Once established on the broad, lower part of Dorsal Arete, you can take another belay and bring up your partner. There are now plenty of choices for where to go next. You can choose to make it easy or ‘more interesting’ by seeking out small problems. Whichever way you choose, a series of snowy slopes, rocky steps and mini-gully lines will eventually bring you to where the ridge narrows below some steep pinnacles.
Dorsal Arete – Middle Section
The best route now weaves its way leftwards around the base of a pinnacle before climbing up behind it. This leads into a short steepening which ends at a flat area of the ridge, surrounded by big blocky pinnacles. Some of these can provide good anchors and others seem to precarious to trust! Take care choosing.
Off to your left (facing uphill) Broad Gully doesn’t seem too far below, down a short, steep snow slope. If for any reason you need to abandon the route, this can be a good place to do so (if Broad Gully is safe). A short abseil from one of the blocks will bring you down into Broad Gully at a point that is still walkable for most people.
Dorsal Arete – Upper Section
Above the pinnacles, there is a narrow neck connecting the mid-part of the arete with the final upper section. There are two main options here.
The true arete, with the highlight of the ‘dorsal fin’, leads up over the rocks to the right which form the obvious skyline at this point. These lead with increasing difficulty to the final tricky pull that allows you to stand on the crest. It’s quite common for parties to use a long sling to ‘lasso’ the top rocks and provide an extra foothold. Once on the top, a bold walk, or more tentative shuffling, lead you to the final headwall.
High wind, crowds, or nerves could be any of the reasons for avoiding this part of the route. The alternative is an easy traverse leftwards across the steep snow slopes below the crest of the arete. This leads to the shelter of the gully at the foot of the final headwall. It’s an easy enough traverse, but needs care to protect, not forgetting your second. The photo shows two climbers belayed at the foot of the final gully/slope. The pair of ropes behind them are on the easy traverse mentioned.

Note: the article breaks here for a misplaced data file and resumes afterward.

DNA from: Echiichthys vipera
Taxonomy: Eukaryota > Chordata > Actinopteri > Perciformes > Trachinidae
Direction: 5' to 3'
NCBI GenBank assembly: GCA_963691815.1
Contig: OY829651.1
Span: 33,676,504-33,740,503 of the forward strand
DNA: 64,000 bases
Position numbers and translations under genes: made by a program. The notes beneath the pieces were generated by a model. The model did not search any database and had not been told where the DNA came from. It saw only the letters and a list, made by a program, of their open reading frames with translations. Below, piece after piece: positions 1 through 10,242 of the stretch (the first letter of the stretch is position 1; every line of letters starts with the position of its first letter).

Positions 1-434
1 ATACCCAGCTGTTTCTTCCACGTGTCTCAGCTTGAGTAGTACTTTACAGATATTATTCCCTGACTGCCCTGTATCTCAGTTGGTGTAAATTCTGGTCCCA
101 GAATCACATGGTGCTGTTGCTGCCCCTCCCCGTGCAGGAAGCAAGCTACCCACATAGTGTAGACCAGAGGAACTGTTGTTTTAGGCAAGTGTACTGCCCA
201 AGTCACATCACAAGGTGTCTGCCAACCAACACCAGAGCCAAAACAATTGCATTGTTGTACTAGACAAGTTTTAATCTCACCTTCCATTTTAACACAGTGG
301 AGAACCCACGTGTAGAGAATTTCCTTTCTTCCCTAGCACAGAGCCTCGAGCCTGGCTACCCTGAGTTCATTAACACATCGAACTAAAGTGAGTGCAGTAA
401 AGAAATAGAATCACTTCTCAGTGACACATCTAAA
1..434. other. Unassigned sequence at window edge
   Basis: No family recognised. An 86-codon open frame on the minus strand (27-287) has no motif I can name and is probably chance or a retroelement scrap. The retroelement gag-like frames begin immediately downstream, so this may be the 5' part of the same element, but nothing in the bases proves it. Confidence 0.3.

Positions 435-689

From this belay, a short climb up the little gully leads over the top. You are now at the safety of the rocky slopes of the mountainside and the walker’s path up. It’s often extremely windy here, so it’s a good idea to have some communication signals agreed with your partner. In all probability, they won’t be able to hear you shout from the top.
Winter descents from Dorsal Arete in Glencoe
Having ‘topped out’ from Dorsal Arete there are a few options for descent or what to do next. In good, safe snow conditions, the quickest and most enjoyable descent will be to descend Broad Gully. The very top of it may need to be down climbed, perhaps protected by a rope. Once in the gully, the angle eases and it becomes a simple down-climb facing in at first, and later facing out.
For those that prefer to bag summits, from the top of Dorsal Arete it’s only a few minutes to the peak of Stob Coire na Lochan. While this is a fine and notable summit of 1115 metres, it is not classed as a Munro. This is because it is a subsidiary of Bidean nam Bian (1150m), Glencoe’s highest peak.
After summiting, or perhaps instead of, the easiest walking descent from the Stob or the top of Dorsal Arete is to walk around the rim of the cliffs. First you head north-east and then gradually turn to the north. You must take care not to be too close to the cliff-edge, though. From here it can be easy to break through a cornice and fall straight down the cliffs. Eventually, the way flattens out at the low point between the ridge and the summit of Aonach Dubh (892m). From here, a relatively simple descent leads back to the floor of the coire.
Descent to the A82 in Glencoe
It just remains to retrace your steps and head back down the valley to the car. Beware, however. This valley is situated in what Dr Who or Captain Kirk may refer to as a “tear in the very fabric of the time-space continuum”. Regular climbers here know this is definitely true, because although you can see your car in the car park far below, no matter how long you walk for the car never seems to get any closer…